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Page 88 - Let there be no strife, I pray thee, between me and thee, and between my herdmen and thy herdmen ; for we be brethren. Is not the whole land before thee? separate thyself, I pray thee, from me : if thou wilt take the left hand, then I will go to the right ; or if thou depart to the right hand, then I will go to the left.
Page 221 - Muslin, $6 00. History of the United States, continued : From the Adoption of the Federal Constitution to the End of the Sixteenth Congress. By RICHARD HILDRETH, Esq. 3 vols. 8vo, Muslin, $6 00 ; Sheep, $6 75 ; half Calf. $7 50.
Page 4 - BROTHERS, In the Clerk's Office for the Southern District of New York. PREFACE. THE development of the moral sentiments in the human heart, in early life...
Page 39 - ... was used as a handle for taking the cover off, was the figure of a beautiful dog. A little below, upon the side of the cover, was the figure of a hunter and a hare. " The giant told Blue Cap that the charm of the bowl was in the hunter and the hare. By means of the bowl he could have anything he wanted that was good to eat, provided that he was a good poet. " The way was to shut up the bowl and take it in his lap, and then say something about the hunter and the hare for one line, and make up...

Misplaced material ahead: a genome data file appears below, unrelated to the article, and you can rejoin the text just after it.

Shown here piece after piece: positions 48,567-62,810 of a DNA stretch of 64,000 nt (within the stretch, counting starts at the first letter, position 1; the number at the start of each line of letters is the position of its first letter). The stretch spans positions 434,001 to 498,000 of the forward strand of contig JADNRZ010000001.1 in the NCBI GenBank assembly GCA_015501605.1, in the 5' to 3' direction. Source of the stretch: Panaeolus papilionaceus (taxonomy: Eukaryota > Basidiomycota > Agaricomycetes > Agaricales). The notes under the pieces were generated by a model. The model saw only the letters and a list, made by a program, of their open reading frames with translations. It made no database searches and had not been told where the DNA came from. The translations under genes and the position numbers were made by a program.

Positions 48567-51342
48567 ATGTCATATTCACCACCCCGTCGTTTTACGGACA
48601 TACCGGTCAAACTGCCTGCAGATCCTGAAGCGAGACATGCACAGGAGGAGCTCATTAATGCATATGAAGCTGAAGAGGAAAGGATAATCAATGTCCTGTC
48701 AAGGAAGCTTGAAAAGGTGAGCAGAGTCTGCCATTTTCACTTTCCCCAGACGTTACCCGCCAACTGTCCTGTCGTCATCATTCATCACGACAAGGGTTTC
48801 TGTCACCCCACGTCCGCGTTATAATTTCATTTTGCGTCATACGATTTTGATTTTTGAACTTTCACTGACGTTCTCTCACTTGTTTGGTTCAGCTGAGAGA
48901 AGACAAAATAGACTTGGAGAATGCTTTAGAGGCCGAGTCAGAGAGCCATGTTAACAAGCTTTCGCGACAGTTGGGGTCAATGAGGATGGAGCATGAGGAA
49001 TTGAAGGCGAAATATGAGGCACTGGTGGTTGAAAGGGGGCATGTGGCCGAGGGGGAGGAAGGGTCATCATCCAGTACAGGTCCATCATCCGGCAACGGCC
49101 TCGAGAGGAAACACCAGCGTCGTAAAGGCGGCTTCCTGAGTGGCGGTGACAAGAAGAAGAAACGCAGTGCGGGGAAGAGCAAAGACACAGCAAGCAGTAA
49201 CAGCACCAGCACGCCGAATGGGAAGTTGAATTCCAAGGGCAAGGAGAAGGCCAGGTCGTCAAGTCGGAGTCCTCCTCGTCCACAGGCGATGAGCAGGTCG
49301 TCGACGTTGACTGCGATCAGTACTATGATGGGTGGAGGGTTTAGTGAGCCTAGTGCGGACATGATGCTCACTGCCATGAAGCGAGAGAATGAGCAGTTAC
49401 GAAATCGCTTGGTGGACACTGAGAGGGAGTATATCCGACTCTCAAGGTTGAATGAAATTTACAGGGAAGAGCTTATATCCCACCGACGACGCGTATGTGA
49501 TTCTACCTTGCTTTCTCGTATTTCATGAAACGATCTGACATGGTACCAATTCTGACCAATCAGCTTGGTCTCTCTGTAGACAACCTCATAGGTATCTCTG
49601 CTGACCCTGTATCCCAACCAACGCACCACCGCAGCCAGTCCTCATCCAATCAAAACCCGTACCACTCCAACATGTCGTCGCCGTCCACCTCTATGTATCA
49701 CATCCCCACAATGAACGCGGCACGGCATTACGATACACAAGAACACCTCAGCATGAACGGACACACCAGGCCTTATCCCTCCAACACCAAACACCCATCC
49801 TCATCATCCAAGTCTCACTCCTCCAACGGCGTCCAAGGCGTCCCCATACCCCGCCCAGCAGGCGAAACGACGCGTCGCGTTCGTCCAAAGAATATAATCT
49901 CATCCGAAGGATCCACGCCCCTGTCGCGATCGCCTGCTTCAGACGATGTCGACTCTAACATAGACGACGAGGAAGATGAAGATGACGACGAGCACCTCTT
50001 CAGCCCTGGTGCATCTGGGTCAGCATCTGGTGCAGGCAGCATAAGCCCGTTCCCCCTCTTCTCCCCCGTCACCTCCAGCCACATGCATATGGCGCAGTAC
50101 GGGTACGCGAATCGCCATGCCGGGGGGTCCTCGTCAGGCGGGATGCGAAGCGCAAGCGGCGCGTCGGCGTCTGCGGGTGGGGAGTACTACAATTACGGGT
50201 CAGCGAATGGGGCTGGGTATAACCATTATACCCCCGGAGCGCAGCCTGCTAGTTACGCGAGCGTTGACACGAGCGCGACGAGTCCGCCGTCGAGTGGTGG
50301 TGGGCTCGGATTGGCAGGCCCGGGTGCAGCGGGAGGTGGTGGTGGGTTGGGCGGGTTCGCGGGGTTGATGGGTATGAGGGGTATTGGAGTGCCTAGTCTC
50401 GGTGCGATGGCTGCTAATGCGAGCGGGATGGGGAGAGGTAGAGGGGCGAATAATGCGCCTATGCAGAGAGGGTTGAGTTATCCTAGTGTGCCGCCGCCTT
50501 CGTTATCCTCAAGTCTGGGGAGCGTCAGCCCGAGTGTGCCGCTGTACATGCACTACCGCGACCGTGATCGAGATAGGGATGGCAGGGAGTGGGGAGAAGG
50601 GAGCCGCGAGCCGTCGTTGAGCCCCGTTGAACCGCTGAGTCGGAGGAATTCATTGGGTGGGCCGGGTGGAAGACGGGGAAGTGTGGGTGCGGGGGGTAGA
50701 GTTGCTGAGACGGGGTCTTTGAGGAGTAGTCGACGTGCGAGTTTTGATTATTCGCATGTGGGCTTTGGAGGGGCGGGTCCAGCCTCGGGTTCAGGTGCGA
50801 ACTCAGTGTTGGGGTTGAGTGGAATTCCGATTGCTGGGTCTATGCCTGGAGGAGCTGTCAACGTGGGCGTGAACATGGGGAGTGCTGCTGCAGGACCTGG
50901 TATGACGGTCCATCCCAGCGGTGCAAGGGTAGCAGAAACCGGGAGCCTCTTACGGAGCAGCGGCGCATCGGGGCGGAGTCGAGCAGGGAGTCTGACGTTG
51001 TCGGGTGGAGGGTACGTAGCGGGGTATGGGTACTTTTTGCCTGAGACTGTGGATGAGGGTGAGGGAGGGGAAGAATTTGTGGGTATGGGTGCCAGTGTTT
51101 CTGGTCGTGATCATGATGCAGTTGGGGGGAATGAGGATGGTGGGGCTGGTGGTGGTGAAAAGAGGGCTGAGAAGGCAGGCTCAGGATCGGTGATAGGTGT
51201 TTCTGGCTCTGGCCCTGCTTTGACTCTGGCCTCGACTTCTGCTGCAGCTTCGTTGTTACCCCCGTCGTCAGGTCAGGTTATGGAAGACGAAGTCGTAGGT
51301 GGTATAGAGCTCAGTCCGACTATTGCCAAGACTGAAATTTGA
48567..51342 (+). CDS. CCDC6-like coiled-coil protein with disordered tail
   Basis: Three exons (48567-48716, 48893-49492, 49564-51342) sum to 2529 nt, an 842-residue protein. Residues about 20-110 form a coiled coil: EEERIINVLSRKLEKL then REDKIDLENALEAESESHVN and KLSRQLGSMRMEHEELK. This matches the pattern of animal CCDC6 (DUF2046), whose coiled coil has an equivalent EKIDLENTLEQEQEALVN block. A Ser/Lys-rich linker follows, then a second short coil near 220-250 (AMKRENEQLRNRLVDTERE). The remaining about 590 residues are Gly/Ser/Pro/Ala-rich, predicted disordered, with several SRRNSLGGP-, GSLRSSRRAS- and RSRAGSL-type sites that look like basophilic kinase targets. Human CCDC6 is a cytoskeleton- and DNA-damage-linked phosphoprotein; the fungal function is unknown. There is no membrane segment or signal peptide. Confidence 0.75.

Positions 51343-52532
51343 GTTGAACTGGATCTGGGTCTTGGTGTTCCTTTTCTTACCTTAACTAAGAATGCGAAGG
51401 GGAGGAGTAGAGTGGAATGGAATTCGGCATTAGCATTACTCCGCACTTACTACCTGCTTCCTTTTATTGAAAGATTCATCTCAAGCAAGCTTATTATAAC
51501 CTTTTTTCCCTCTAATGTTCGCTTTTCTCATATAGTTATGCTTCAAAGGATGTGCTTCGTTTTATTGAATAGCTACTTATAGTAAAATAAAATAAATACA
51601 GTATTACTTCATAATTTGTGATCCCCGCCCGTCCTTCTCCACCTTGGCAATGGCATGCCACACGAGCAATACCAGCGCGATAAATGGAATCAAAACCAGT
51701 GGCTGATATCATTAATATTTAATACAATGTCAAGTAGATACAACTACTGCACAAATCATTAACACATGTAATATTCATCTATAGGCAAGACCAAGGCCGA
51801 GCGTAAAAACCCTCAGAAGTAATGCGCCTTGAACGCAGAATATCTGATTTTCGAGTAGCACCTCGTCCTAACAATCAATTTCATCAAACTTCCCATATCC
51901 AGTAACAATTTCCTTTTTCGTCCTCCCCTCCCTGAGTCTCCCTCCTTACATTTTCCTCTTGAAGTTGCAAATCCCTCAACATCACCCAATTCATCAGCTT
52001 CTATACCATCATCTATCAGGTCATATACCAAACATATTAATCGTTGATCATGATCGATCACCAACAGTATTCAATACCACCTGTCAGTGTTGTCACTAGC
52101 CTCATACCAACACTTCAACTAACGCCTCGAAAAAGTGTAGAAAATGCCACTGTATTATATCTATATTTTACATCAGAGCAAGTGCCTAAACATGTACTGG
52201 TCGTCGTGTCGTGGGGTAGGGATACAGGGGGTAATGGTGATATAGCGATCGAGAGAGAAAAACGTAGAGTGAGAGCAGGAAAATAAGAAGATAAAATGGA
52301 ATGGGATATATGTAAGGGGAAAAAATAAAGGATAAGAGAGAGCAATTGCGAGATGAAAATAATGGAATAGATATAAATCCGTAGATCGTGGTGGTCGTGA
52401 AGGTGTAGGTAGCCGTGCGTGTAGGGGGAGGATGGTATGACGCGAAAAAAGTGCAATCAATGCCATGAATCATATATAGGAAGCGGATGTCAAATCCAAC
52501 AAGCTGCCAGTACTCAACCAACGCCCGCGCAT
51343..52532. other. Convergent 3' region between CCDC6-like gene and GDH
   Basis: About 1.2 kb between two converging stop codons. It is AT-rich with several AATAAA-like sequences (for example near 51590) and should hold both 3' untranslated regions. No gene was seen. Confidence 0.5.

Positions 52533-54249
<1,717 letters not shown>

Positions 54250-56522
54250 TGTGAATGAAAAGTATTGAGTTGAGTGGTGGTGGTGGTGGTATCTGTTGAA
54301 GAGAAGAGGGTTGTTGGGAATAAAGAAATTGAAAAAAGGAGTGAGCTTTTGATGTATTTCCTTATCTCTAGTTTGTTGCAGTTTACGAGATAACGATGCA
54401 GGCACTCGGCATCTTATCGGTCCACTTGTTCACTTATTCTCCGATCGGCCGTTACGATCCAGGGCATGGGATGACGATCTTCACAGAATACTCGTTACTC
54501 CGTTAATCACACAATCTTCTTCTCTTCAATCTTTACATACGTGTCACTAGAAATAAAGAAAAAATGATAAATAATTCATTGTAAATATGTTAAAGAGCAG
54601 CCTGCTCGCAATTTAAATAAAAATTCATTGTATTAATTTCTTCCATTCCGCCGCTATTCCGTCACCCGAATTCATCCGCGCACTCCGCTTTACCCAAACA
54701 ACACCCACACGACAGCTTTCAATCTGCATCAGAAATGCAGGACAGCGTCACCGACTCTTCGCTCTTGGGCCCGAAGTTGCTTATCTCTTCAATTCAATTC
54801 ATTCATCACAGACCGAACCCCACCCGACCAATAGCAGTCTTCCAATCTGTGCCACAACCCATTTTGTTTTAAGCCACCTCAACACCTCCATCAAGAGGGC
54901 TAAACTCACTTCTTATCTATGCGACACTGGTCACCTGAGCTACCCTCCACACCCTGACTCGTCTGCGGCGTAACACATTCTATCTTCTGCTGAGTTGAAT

Page 36 - Then what did he want of the great black club 1" said Malleville. " Why, it only looked like a club. It was hollow, and there was something inside. He could unscrew the handle, and draw it out like a sword out of a sword cane." "What was it inside?" " It was a long and beautiful feather." " One day old Golgorondo was sitting at the mouth of his den, sick of a fever, and very thirsty. A boy came along with a red cap on his head. "
Page 6 - ... to feed it, while in the latter case, nearly every one will just as certainly look for a stone. Thus the growing up in the right atmosphere, rather than the receiving of the right instruction, is the condition which it is most important to secure, in plans for forming the characters of children. It is in accordance with this philosophy that these stories, though written mainly with a view to their moral influence on the hearts and dispositions of the readers, contain very little formal exhortation...